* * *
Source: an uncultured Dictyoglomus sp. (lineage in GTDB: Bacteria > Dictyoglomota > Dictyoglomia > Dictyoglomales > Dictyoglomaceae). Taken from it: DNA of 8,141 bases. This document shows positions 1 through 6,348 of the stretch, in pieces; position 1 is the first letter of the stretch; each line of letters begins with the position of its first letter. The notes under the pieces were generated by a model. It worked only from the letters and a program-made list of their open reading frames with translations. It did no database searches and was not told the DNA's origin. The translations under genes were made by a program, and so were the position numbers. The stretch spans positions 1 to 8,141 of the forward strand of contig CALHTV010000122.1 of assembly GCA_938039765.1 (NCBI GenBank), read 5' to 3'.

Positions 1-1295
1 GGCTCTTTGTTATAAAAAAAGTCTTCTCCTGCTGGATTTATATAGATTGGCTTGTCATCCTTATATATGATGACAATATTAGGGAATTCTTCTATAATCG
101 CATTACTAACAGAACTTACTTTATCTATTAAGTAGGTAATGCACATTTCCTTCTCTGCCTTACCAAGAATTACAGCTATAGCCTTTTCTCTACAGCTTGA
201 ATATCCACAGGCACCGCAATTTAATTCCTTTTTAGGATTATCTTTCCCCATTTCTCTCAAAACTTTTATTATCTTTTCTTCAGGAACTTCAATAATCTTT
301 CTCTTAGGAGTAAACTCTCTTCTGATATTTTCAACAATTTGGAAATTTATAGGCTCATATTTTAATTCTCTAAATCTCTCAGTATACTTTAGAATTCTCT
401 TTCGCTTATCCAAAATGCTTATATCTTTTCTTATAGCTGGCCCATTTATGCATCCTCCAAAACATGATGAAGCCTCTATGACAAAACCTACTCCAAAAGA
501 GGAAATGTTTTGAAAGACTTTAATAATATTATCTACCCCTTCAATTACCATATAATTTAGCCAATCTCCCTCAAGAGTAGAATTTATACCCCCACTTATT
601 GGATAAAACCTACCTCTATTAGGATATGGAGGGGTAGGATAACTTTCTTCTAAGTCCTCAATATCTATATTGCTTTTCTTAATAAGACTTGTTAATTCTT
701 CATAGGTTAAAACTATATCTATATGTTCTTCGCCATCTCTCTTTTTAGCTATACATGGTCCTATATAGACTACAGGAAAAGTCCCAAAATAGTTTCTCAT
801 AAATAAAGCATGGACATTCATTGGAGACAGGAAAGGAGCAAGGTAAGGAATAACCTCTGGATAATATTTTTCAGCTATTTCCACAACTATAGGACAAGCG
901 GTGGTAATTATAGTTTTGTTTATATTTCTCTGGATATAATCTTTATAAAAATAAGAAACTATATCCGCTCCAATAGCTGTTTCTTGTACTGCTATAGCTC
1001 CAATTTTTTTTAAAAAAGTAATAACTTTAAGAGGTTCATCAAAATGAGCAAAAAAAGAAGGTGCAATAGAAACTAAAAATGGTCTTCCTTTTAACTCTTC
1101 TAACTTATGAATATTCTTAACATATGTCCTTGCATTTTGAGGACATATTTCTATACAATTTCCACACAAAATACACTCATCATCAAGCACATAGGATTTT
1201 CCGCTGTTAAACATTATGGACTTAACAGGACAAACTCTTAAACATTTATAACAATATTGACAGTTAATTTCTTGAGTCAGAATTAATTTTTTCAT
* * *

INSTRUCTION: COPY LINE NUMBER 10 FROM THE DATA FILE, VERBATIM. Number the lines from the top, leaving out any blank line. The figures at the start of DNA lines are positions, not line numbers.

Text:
701 CATAGGTTAAAACTATATCTATATGTTCTTCGCCATCTCTCTTTTTAGCTATACATGGTCCTATATAGACTACAGGAAAAGTCCCAAAATAGTTTCTCAT